Russia’s monolithic secret services are back in the media spotlight. And once again, the reason has nothing to do with spying.
On September 13, banker and media mogul Aleksander Lebedev filed a lawsuit against the Federal Security Services (FSB) for financial damages he allegedly incurred after masked special forces armed with machine guns searched the premises of his National Reserve Bank (NRB) in November 2010.
Many speculated the raid was a so-called “mask show,” an act of intimidation and pressure designed to extort money from the businessman on the receiving end.
Armed men at the entrance to Lebedev’s National Reserve Bank in Moscow on November 2, 2010.
The Russian business daily “Vedomosti” reports that 2 billion rubles ($66 million) were withdrawn from the NRB in the three weeks after the raid.
Lebedev is asking for 350 million rubles ($11.5 million) in damages and filing a lawsuit against Department K, the FSB directorate responsible for combating economic crimes, which he says was responsible for the raid.
Department K is no stranger to scandal.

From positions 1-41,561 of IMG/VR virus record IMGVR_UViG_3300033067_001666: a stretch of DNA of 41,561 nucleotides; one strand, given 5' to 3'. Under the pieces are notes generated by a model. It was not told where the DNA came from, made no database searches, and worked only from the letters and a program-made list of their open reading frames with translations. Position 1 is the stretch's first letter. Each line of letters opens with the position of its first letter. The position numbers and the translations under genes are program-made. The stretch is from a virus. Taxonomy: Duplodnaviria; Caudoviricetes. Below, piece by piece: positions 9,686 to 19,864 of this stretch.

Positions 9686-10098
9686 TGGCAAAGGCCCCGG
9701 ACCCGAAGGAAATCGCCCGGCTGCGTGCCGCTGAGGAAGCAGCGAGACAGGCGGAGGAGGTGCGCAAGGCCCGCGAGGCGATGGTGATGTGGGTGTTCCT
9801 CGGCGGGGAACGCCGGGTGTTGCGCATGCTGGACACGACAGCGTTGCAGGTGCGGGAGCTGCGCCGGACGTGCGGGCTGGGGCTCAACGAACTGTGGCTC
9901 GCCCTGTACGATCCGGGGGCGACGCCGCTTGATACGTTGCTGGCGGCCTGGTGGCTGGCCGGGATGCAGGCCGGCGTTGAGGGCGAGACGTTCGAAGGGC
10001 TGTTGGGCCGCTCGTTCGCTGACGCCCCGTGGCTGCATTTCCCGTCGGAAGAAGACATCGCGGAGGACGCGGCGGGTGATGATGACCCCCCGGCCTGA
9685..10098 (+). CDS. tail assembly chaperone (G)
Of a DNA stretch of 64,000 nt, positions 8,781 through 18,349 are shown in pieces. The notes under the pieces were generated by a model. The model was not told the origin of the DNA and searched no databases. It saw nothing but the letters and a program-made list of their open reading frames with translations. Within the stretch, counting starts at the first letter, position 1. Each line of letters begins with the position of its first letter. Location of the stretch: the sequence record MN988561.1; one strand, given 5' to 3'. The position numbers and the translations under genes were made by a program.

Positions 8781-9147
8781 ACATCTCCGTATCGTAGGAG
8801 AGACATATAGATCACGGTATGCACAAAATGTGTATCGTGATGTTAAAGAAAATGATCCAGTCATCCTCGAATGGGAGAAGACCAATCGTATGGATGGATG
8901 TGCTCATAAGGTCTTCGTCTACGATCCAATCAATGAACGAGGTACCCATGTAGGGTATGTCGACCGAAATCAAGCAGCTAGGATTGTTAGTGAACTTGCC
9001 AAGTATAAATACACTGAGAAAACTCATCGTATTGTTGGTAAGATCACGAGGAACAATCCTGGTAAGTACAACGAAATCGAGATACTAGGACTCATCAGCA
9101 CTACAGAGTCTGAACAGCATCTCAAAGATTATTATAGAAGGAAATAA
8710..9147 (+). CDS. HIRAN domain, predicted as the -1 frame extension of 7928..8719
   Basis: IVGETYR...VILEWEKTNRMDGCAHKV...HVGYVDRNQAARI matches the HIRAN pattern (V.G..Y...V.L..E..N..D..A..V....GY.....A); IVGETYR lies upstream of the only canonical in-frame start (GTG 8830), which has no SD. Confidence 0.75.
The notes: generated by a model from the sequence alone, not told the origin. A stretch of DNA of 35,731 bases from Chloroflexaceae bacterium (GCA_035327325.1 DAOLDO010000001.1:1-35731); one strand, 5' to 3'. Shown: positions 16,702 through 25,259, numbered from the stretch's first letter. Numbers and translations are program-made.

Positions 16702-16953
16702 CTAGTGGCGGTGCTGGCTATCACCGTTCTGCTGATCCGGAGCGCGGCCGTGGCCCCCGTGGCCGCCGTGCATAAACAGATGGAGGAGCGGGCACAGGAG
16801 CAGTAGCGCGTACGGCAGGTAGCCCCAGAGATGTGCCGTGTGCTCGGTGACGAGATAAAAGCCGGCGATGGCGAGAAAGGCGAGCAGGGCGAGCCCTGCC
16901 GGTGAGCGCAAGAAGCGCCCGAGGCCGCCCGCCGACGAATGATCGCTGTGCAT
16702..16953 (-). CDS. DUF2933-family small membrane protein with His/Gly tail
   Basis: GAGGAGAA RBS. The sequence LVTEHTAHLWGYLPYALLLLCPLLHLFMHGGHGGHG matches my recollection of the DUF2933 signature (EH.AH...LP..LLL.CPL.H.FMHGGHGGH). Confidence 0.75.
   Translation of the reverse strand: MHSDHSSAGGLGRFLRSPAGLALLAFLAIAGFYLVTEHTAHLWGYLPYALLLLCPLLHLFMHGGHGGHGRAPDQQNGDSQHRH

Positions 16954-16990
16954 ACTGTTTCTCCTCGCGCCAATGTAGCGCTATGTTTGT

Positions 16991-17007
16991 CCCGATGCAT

Officials from Department K are at the center of allegations of fraud and murder in the case of Sergei Magnitsky, a lawyer for the Western investment firm Hermitage Capital, who died in a Russian jail in November 2009.
Yevgeny Chichvarkin, the exiled telecoms tycoon who fled Russia in December 2008, has also accused Department K of fabricating the criminal case against him.
“Department K of the FSB is not governed by any laws and it can do whatever it wants,” said Jamison Firestone, a lawyer at Hermitage Capital and a former colleague of Magnitsky. “It’s the department for partaking in economic crime. It’s not investigating economic crimes at all, but committing them.”
Lebedev says a report signed by a certain “Captain Volotovsky” of Department K was crucial to the decision to approve the police raid of his bank’s offices. He says the report that linked his bank to the theft of 450 million rubles ($14.8 million) was fictitious.
The accusations have since been dropped, the “Financial Times” reports, citing the National Reserve Bank’s spokesperson.
It is unclear how much luck Lebedev will have in suing the secret services – possibly for the first time ever in Russia – in the country’s courts. Nor is it clear to what extent the lawsuit is a publicity stunt by Lebedvev, a shrewd former KGB agent who has remained on good relations with the Kremlin, despite owning Russia’s only fiercely oppositionist paper.
But Department K, for one, is confident.
“Vedomosti” cites an FSB spokesperson as saying there is no “cause-and-effect relationship” between Department K’s report and Lebedev’s bank losses.
— Tom Balmforth